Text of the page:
MINNEAPOLIS (WCCO) — A Bloomington-based fashionista is incorporating her love for the bow tie into a whole line of Minnesota-made accessories.

Renee Larson was first exposed to men’s wear when she worked at Nieman Marcus. By day she’s a window dresser for Brooks Brothers stores across the Twin Cities, but her real passion comes with a twist.

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With every cut and every stitch, Larson’s love for antique shopping has carried over to her Minnesota stitched Bow Tie Shoppe based out of her living room.

“I love fashion and I’m a vintage collector. I have over 150 vintage handbags,” Larson said. “The first thing I started sewing were the handbags.”

Her hunt for handbags and classic fashion started at a young age.

“My mom was always wearing vintage glasses, and tried to find vintage glasses, like hers, (after she died) and it stemmed from there,” Larson said.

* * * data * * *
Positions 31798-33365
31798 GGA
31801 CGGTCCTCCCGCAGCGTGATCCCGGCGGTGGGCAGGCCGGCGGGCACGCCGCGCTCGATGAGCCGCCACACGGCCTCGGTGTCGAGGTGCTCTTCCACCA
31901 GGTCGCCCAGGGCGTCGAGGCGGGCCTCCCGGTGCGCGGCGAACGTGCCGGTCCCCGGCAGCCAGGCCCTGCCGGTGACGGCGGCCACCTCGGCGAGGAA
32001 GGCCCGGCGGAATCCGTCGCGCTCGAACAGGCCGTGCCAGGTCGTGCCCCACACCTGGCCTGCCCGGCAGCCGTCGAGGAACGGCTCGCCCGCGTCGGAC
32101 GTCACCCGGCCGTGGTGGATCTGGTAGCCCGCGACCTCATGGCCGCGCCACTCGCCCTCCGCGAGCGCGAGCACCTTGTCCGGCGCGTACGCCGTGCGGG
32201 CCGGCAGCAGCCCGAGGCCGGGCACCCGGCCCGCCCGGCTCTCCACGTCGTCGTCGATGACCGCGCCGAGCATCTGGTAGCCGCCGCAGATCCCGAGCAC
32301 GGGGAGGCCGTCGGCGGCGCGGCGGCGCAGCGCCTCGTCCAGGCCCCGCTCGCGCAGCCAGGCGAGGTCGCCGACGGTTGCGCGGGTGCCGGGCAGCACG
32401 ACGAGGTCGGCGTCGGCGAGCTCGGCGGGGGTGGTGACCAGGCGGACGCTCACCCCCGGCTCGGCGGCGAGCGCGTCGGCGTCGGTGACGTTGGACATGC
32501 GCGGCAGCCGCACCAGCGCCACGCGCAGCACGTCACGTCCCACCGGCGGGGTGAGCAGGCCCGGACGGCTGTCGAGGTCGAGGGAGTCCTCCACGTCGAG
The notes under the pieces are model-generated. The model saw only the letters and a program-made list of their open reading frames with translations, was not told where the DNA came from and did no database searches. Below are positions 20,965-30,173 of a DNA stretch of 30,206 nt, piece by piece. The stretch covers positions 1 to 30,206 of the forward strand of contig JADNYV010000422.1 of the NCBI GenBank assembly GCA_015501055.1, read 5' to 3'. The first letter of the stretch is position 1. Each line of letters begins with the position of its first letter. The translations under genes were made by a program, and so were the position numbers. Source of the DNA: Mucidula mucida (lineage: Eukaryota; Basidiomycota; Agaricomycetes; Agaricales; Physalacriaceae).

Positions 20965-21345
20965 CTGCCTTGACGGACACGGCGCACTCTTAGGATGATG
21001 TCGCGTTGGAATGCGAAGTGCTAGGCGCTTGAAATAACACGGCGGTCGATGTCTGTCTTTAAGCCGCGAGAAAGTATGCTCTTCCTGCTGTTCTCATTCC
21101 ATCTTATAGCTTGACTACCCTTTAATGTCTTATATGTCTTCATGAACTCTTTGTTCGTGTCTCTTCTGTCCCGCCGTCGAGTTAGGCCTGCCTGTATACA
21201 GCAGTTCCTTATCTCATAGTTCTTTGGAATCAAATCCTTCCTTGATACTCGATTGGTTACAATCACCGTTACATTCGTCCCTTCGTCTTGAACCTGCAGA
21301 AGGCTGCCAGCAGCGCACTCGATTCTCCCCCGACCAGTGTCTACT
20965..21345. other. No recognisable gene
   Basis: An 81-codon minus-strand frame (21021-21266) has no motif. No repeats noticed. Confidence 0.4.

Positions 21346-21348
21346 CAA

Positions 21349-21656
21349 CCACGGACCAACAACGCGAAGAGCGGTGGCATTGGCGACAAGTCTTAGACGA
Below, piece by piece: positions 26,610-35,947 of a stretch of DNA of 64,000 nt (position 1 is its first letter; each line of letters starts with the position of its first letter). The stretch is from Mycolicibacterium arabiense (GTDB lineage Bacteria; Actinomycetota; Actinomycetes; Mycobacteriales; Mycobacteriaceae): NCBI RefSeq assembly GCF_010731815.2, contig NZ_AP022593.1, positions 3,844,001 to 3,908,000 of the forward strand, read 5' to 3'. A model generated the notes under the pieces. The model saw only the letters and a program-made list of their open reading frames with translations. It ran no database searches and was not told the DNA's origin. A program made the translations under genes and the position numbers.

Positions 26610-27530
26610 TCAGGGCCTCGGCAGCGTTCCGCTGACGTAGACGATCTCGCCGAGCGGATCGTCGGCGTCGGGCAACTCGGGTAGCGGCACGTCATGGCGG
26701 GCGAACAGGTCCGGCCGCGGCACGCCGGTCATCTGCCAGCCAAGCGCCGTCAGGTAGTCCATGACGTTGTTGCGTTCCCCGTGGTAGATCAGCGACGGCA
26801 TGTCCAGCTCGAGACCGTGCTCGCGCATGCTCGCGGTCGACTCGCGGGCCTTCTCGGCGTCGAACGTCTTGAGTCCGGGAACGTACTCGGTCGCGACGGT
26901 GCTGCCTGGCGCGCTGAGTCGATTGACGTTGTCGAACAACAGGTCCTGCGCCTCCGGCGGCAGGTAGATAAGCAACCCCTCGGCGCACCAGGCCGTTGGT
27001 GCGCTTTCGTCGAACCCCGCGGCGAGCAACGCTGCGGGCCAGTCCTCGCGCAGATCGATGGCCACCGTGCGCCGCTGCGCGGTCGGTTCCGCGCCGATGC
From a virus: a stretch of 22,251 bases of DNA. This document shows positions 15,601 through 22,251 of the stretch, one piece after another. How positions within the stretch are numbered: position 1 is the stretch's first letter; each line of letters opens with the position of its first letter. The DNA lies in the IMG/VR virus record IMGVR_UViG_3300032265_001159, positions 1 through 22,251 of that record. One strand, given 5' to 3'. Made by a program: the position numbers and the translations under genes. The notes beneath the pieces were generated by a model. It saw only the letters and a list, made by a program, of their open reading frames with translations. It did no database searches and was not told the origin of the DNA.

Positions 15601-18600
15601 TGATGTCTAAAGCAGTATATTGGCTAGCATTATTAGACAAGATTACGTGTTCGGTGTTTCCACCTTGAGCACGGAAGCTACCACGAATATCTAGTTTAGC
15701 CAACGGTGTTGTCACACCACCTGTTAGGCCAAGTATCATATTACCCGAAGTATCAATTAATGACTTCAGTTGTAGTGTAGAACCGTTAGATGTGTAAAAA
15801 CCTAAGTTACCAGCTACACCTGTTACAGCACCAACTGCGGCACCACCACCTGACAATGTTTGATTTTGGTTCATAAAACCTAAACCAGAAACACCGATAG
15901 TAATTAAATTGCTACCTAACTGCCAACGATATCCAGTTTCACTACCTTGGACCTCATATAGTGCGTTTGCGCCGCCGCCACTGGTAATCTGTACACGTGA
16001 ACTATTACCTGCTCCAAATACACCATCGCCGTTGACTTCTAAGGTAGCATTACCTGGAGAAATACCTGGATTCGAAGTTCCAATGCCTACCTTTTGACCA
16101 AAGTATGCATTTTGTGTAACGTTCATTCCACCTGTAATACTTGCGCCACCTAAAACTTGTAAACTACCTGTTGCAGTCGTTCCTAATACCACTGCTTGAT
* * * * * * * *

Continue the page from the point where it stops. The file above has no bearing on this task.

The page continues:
A photo that stands next to her sewing machine serves as a reminder of who inspired this talent — her parents, Alan and Angie Thompson.

“My father died at 41 from a heart attack, my mom died at 44 from lung cancer,” Larson said.

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She was 14 years old when her father passed away and 18 years old when she lost her mom. Since then, thrift store shopping has been one of her favorite ways to pass the time. Her bow fastened handbags were her first test.

Shortly after sewing handbags, she transitioned into old fashioned bow ties.

“I made a bow tie as a gift and it kind of went on from there,” Larson said.

It has served her well, too. Her hand made designs are being sold at the Minneapolis Institute of Arts this year as part of MIA’s 100th anniversary celebration. You can’t be “Made in Minneapolis” without a little Minnesota flavor.

“I have a little line of Minnesota up north bow-ties,” Larson said. “The denim and camo have been really popular.”

Renee’s line can purchased at three different Twin Cities businesses: Heimie’s in St Paul, Martin Patrick 3 in Minneapolis, and the Minneapolis Institute of Arts.

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Larson is commissioning two bow ties at MIA a month that are based on works of art that belong to the museum’s permanent collection.